Teach the Vote's Week in Review: Nov. 18, 2022
Texas Legislature Curriculum | Instruction TEA | Commissioner | SBOE Privatization | Vouchers School Safety
Date Posted: 11/18/2022 | Author: Jennifer Mitchell, CAE
The ATPE Governmental Relations team recaps the past week’s education news, legislative and election updates, and regulatory developments.
- SBOE takes strong stance against vouchers during final 2022 meeting
- SPED funding commission weighs pros and cons of vouchers
- Bill prefiling period begins ahead of 2023 legislative session
- TEA to hold public hearing on school safety rule proposal
- Updates and resources for ATPE members
SBOE: The State Board of Education (SBOE) met this week in Austin for the last time this year. Their work included finalizing a revision to the Texas Essential Knowledge and Skills (TEKS) curriculum standards for social studies. The bare-bones revision implements changes required by Senate Bill (SB) 3, passed in 2021.
The SBOE also approved a set of legislative recommendations for the upcoming session that begins Jan. 10, 2023. The board began preliminary discussions of the recommendations during a committee meeting Wednesday, as ATPE Lobbyist Mark Wiggins reported on our blog. The recommendations were finalized today and include a strong anti-voucher statement by the board. By a vote of 11-2, SBOE members urged the Texas Legislature to oppose private school vouchers in all forms.
It was the final meeting for outgoing SBOE Members Georgina Perez (D), Ruben Cortez (D), Lawrence Allen, Jr. (D), Matt Robinson (R), Sue Melton-Malone (R), and Jay Johnson (R) who are finishing out their terms. Six newly elected members will be sworn in when the 15-member board next meets in January: Melissa Ortega (D), L.J. Francis (R), Staci Childs (D), Julie Pickren (R), Evelyn Brooks (R), and Aaron Kinsey (R).
Read more about the SBOE meeting in this Teach the Vote blog post.
SPED: The Texas Commission on Special Education Funding met Monday, and its agenda included a discussion of private school vouchers for students in special education. Specifically, the commission heard invited testimony only about Education Savings Account (ESA) vouchers, which would force students in special education to surrender protections under federal and state law while asking parents to pay for services their children are entitled to receive free of charge within the public school system. Special education advocates and experts testified during the meeting and debunked several of the popular myths espoused by voucher supporters. Read more about the hearing in this blog post from ATPE’s Wiggins. View an archived video of the meeting here. The commission plans to vote on final recommendations to the Legislature at its next hearing.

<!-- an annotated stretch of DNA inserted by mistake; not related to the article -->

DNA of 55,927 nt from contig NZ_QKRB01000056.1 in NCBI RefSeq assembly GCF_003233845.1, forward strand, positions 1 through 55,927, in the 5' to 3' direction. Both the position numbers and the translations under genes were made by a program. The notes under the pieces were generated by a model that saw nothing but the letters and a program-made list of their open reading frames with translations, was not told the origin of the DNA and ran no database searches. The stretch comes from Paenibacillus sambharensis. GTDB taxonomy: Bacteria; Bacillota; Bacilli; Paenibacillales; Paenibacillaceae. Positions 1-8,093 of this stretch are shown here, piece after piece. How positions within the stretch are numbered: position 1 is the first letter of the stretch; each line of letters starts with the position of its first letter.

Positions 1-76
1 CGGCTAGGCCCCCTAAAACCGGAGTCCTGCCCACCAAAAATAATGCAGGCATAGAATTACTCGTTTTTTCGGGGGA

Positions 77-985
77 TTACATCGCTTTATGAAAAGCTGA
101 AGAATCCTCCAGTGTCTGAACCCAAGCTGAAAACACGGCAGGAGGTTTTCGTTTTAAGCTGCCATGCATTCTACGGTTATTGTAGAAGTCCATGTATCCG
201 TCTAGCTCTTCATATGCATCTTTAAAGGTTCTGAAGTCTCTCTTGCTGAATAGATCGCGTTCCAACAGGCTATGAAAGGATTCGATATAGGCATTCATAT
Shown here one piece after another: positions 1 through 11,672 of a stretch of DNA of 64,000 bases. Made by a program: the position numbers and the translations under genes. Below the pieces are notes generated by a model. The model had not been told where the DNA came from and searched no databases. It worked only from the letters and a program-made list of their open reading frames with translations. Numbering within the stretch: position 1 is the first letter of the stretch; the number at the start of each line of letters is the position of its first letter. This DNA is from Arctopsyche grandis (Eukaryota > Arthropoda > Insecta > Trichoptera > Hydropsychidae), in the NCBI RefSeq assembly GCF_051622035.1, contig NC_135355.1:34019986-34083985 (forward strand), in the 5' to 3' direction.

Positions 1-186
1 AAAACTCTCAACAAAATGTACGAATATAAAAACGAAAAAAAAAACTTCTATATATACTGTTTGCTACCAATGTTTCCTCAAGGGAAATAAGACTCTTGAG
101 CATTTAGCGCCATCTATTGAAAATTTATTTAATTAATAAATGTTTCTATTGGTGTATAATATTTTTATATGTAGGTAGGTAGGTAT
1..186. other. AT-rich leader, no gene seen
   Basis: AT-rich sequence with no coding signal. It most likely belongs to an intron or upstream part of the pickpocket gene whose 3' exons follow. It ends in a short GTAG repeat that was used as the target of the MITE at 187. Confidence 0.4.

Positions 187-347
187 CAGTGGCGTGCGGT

Related: The Texas Commission on Virtual Education has also been meeting throughout the year to develop recommendations for the upcoming legislative session. The commission’s next hearing is scheduled for Nov. 30.
BILLS: Although the legislative session won’t start until January, the bill prefiling period began Monday, Nov. 14. Well over 1,000 bills have been prefiled already with many of them relating to public education, House bill numbers 1-20 and Senate bill numbers 1-30 are reserved – typically used for bills that reflect the highest priorities of each chamber’s leadership – and none of those bills had been filed yet as of midday Friday.
Among noteworthy bills filed already are measures to fund schools based on enrollment rather than attendance, a proposal to require that content ratings be supplied for books sold to school districts, and numerous bills to limit or abolish property taxes that are used to fund public schools. Gov. Greg Abbott (R) has said he wants the Legislature to devote half of the state’s funding surplus for tax relief. A few bills calling for private school vouchers have also been prefiled. Senate Bill (SB) 176 by Senator-Elect Mayes Middleton (R-Wallisville) establishing the “Texas Parental Empowerment Program” and House Bill (HB) 619 by Rep. Matt Shaheen (R-Plano) both would offer private school vouchers by way of a tax credit program.
Related: The Texas Tribune hosted an event in Lubbock this week on “The Future of Rural Texas,” which included a panel discussion Friday about education in rural schools. State Rep. Ken King (R-Canadian) was one of the panelists and spoke about the prospects for voucher legislation in 2023. King said he viewed such a proposal as “dead on arrival,” and he criticized attacks on teachers and uproar over critical race theory (CRT) as an attempt by members of the far right to make vouchers seem favorable. Archived video from the event will be available soon at texastribune.org/events/.
ATPE: Did you know ATPE members have access to exclusive tools to help them provide input to legislators, policymakers, and researchers? Using Advocacy Central, members can connect with their elected officials and communicate with them about the issues they care about, such as compensation, student testing, voucher threats, and more. It's also a great place to look up and track bills at the state or federal level. ATPE also provides our members with “Opportunities to Share Feedback” through research, testimony, and stakeholder committees. Log into your ATPE web account and check out these tools today.
ATPE State President Stacey Ward, State Vice President Jayne Serna, and Executive Director Shannon Holmes were guests of the Missouri State Teachers Association at their annual convention this week.
ATPE thanks our members who signed up to take part in our Teacher Trot Virtual 5K Fun Run/Walk next week. Good luck to all the participants!
The ATPE state office will be closed Nov. 23-25 for Thanksgiving, so we’ll have no Week in Review blog post next week. We wish all our readers a happy Thanksgiving!
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